In our rush to win the hearts and minds of different populations, we just might have forgotten something.

As cbyd readers, you know we’re nuts about visuals, and the impact images can have on our work in branding, marketing, change, communications.  The “one picture is worth” is integrated into our mantra; every time the change word appears, so does our ‘eye’ thinking.  Science backs us up.

Recently, the power of a different human sense – smell – is invading the media.  Since the mid-2000s, retailers, from the obvious food chains to apparel stores, have been actively engaged in developing and using specific, often branded aromas to lure customers into their outlets and, once there, lure them into purchases. 

Cinnabon, for one, claims success from its sniffs of cinnamon and brown sugar.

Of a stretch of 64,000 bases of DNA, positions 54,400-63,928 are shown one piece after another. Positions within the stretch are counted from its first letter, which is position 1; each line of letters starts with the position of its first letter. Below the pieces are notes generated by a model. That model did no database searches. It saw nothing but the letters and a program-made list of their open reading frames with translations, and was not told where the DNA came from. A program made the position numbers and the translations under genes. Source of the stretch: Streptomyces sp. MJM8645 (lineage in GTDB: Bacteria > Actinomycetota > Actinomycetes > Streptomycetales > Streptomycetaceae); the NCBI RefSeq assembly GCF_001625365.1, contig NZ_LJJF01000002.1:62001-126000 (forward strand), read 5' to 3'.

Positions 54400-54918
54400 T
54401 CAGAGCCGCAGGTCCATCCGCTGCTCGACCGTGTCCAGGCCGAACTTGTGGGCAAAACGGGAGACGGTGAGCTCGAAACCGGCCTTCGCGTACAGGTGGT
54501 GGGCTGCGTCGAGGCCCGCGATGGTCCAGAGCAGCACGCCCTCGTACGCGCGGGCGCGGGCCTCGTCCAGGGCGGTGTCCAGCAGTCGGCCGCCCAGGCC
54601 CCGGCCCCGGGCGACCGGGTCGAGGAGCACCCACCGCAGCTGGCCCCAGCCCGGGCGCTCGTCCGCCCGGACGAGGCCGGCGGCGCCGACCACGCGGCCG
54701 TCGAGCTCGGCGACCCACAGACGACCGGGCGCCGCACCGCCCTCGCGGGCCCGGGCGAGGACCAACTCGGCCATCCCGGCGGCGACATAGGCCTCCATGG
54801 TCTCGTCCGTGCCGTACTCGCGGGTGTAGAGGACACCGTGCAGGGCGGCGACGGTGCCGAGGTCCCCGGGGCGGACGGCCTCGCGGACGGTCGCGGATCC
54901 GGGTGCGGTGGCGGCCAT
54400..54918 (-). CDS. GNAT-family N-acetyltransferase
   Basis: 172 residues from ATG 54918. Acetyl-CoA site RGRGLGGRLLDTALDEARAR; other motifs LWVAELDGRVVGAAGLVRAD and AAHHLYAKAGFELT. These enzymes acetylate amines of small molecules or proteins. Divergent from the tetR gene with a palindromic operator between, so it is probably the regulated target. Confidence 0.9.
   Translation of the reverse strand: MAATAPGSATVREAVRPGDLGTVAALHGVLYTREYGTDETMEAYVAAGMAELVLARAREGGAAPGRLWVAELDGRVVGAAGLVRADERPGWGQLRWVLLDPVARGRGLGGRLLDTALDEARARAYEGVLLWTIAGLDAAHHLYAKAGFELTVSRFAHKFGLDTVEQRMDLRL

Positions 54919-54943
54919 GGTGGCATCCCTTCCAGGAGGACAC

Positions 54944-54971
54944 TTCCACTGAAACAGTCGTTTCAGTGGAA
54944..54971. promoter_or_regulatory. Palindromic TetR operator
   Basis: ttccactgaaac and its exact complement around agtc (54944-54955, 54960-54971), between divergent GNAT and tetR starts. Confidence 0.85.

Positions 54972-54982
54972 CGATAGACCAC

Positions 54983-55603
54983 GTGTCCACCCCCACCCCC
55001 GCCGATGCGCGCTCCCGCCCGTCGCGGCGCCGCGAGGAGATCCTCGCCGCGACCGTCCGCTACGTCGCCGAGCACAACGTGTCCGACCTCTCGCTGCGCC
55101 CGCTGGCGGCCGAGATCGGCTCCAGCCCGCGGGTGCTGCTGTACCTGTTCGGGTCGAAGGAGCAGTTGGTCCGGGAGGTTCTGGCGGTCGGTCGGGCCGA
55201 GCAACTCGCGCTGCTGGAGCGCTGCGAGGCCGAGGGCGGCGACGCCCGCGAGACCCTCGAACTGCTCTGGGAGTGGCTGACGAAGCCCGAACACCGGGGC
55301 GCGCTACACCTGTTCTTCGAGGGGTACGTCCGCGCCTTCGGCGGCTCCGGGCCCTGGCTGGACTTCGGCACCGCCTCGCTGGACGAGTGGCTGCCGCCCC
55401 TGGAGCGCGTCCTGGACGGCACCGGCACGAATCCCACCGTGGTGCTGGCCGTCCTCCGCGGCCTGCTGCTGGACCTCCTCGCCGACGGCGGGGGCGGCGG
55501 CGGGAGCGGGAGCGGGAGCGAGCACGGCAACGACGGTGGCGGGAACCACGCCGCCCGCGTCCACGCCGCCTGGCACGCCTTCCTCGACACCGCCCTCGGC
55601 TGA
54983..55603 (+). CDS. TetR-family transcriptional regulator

Hugo Boss, at the high end, deliberately crafted a smell to accompany its brand. 

And Panera (no surprise!) is transforming its bakery shifts to day time, with ovens and bakers upfront to explain and sample wares.

All is truth:  Through some practicums and research, one enterprising environmental psychologist from Washington State University demonstrated the compellingness of vanilla (women) and rose maroc (men) in doubling sales in an apparel store. 

Then, our questions:  How do we use this oldest and most primal human sense to drive other behaviors in our audiences and stakeholders … other than sales, that is?  Is it through that oh-so-80s’ scratch and sniff technology?  And/or via a fragrance that triggers important memories, putting us in more receptive, more conducive to change moods?  Or through emotions driven by oPhone use (watch for it at the end of 2014)?

We’ll sniff out the answers, if you will.